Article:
Sean wakes up in a hospital. A briskly efficient nurse tells him that he's in St. Francis hospital, just outside of Yuma, Arizona. I have some friends who broke down in Yuma. They tell a very amusing story about this guy wandering around a parking lot with paint all over his face. I guess that's not strictly relevant to Sean's predicament. He wants to talk to the police, but the nurse assumes his talk of being on a plane in Florida means that he's delirious with heatstroke. She keeps telling him to calm down, which does not work on him. Sean's a twitchy, shouty guy and he's not about to change for you, nurse-lady! Finally, she agrees to call the Yuma police department. The policeman on the other end of the line checks his database and discovers that Sean is waned on a Federal murder charge. For killing, of all people, Dude! Again, wouldn't it have been easier to just pick him up when he was on the cruise, rather than let him run around the country for a week with a murder rap on him?
Sterling and Martinez ride a golf cart down a maintenance tunnel. I feel like the budget just got cut dramatically in the middle of the second episode. Sterling tells Martinez that he's convinced that Sophia and her people did something to the plane. And the lack of evidence for his theory just means there are more of them out there and also that they have powers they haven't shared.
NOVEMBER 2ND, 1944. That's quite a flashback. A pilot reports that he has a visual on a crash site. On the ground, people are huddled around campfires and bandaging wounds. Sophia sees the plane go by. She calls someone called Thomas over and tells him to gather all the able bodies and get ready to go. "Unless you go, there's no hope for any of us. I can't risk all of us being caught." They speak English, but the accent is odd. So we already have confirmation of Sterling's theory about there being more of these people. I've been calling them "detainees," but I guess that's no longer accurate. Fine, then, I'm inaccurate. I am large, I contain multitudes.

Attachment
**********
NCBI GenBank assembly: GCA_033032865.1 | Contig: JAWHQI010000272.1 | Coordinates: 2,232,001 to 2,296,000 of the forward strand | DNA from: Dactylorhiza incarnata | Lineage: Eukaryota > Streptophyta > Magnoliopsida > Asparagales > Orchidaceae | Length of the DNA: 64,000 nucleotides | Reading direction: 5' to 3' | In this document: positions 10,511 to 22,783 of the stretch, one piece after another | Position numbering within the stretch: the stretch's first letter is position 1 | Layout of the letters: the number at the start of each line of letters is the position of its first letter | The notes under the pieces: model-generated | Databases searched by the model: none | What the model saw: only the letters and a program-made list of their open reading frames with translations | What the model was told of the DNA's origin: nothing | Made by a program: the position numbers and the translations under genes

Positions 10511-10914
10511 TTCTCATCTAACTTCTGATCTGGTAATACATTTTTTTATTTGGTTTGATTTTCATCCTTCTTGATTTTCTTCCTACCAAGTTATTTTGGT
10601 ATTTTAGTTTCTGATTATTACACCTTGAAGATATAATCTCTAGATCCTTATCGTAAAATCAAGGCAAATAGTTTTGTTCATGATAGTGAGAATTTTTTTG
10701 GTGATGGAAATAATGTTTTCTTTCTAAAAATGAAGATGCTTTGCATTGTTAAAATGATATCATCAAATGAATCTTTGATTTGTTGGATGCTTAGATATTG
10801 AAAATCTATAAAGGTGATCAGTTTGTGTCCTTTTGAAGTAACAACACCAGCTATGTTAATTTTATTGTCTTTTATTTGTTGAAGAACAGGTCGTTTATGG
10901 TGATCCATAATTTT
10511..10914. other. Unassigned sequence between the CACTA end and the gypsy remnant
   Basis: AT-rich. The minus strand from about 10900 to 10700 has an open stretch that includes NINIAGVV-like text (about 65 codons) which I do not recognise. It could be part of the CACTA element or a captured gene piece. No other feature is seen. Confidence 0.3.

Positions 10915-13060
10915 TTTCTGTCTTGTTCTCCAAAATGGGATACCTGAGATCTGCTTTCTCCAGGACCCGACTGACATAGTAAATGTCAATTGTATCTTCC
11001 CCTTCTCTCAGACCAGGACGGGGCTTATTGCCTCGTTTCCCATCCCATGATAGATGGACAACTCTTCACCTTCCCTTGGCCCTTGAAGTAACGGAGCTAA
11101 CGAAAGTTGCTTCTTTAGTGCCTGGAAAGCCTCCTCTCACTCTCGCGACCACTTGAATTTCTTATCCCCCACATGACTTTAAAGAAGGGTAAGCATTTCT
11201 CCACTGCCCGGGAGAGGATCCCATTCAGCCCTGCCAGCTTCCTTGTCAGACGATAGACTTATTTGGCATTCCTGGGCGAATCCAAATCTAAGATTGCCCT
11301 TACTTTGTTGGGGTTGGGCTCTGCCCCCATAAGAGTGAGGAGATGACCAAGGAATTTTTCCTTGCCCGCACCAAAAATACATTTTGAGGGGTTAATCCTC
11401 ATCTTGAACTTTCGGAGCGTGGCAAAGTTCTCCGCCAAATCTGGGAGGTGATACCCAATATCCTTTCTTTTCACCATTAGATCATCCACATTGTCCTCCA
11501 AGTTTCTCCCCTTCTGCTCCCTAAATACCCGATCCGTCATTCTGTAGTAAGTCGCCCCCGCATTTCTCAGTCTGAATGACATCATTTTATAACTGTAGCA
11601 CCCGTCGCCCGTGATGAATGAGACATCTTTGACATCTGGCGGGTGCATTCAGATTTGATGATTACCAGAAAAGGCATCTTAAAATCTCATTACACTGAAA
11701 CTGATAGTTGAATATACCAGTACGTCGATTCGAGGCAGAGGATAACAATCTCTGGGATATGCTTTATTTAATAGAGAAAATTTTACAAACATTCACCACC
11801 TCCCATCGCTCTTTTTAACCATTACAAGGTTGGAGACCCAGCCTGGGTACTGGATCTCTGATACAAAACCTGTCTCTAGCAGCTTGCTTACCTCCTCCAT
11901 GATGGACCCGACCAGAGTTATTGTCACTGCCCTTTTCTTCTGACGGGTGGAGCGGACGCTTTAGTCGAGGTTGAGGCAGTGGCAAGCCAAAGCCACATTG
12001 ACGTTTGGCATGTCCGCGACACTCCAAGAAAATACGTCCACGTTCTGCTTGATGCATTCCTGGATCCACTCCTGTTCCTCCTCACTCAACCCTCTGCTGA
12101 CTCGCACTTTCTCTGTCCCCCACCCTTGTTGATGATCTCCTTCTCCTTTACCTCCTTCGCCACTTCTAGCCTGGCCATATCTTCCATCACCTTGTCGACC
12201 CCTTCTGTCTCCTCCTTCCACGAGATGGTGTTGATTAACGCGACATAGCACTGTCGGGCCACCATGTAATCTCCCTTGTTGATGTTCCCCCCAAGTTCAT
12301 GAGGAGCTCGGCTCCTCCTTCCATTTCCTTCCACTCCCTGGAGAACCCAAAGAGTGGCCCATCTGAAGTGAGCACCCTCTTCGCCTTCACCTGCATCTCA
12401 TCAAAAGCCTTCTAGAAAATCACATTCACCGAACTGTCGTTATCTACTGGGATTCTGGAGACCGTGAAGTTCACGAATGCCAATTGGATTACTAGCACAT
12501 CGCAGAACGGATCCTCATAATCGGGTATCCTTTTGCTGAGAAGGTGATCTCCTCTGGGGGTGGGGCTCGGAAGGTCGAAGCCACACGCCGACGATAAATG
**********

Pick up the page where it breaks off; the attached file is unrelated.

In modern times, the President walks into Sophia's cell where she's handcuffed to a chair. He talks about how he wanted to tell the world that humanity was not alone. "I was told many times I was making a mistake." And he's aware that someone was trying to kill him to keep him from making that announcement. But was he wrong to want to announce it? He looks at her sternly. "Tell me the reasons, good or bad, for deceiving me." Sophia shakes her head and says, "We mean you no harm. My people saved your life." "Was that really what happened? Or were they saving your life?" He also asks why her people are in hiding, which seems like a stupid question. Maybe they don't want to be locked up in a prison in Alaska forever? Sophia is not intimidated: "My people have been waiting for 66 years. Their patience is running out." "Is that a threat?" "You wanted the truth. I'm giving it to you." He walks out. That was not particularly productive, but I guess it established that Martinez is no longer interested in freeing the detainees.